Engineers at the Massachusetts Institute of Technology have devised a way of converting old car batteries into long-lasting, low-cost solar panels.
The materials recycled from one car battery, which include a compound called perovskite, could potentially produce enough solar panels to power 30 homes.
"Perovskite solar cells (PSCs) show great promise as a new large-scale and cost-competitive photovoltaic technology," researchers wrote in a paper describing the technique.
"The power conversion efficiencies have achieved over 15% within 18 months of development, and thus perovskite materials have attracted great attention in photovoltaic research."
Currently, the manufacture of PSCs relies on the production of raw lead ore, which raises environmental concerns due to the harmful ecological effects brought about by the methods of production.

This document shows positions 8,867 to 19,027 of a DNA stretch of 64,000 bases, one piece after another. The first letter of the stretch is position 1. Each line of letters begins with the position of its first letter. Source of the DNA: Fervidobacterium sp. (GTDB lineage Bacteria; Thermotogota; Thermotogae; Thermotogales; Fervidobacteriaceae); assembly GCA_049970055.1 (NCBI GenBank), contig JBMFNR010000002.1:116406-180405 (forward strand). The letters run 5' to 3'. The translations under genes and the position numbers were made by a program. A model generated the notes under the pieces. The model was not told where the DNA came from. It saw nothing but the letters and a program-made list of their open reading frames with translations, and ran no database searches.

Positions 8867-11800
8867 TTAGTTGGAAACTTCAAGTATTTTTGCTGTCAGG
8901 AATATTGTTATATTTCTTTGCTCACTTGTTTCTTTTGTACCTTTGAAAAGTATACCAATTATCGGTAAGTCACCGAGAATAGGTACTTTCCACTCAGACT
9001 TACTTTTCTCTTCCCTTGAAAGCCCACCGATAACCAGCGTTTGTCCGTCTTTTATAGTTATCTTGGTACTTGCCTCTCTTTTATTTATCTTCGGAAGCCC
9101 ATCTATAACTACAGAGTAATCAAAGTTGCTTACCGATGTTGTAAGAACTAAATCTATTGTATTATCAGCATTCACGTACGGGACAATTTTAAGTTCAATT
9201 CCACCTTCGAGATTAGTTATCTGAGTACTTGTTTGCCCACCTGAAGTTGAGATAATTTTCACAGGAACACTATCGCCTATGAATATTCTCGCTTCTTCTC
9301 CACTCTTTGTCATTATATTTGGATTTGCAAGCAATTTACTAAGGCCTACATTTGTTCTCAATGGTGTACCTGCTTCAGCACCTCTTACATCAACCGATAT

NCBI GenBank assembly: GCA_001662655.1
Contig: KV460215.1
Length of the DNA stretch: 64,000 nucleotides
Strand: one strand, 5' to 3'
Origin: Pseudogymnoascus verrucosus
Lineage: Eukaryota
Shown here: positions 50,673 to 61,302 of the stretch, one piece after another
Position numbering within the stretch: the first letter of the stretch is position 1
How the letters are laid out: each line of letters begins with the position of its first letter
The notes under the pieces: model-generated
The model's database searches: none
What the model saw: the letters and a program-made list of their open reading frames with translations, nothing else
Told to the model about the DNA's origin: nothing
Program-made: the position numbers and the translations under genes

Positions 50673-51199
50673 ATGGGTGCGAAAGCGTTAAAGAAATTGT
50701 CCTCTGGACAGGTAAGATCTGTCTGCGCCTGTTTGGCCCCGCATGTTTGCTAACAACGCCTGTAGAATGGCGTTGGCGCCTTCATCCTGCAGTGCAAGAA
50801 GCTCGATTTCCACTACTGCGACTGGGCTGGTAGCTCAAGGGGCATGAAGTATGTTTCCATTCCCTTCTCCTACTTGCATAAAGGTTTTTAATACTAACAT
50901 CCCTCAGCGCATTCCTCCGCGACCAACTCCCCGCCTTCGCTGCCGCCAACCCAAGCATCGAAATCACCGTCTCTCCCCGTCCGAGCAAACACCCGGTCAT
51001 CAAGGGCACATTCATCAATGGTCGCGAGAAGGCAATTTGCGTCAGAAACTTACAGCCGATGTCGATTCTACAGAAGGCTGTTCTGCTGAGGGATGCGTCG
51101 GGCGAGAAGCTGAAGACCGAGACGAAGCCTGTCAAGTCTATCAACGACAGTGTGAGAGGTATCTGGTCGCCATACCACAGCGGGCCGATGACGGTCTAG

The use of recycled car batteries also addresses the problem of disposing of lead-acid batteries. As such batteries are retired in favour of more efficient lithium-ion batteries, lead batteries pose a pollutant risk to the environment.
"Once the battery technology evolves, over 200 million lead-acid batteries will potentially be retired in the United States, and that could cause a lot of environmental issues," said Angela Belcher, W.M. Keck Professor of Energy at MIT and co-author of the study.
Solar panels produced using this new method encapsulate the lead-containing layer, further reducing the risk of lead contamination of the environment.
Yang Yang, a professor at the University of California not involved in the study, said: "Wow, what an interesting paper, that turns the waste of one system into a valuable resource for another.
"I think the work demonstrated here can resolve a major issue of industrial waste and provide a solution for future renewable energy."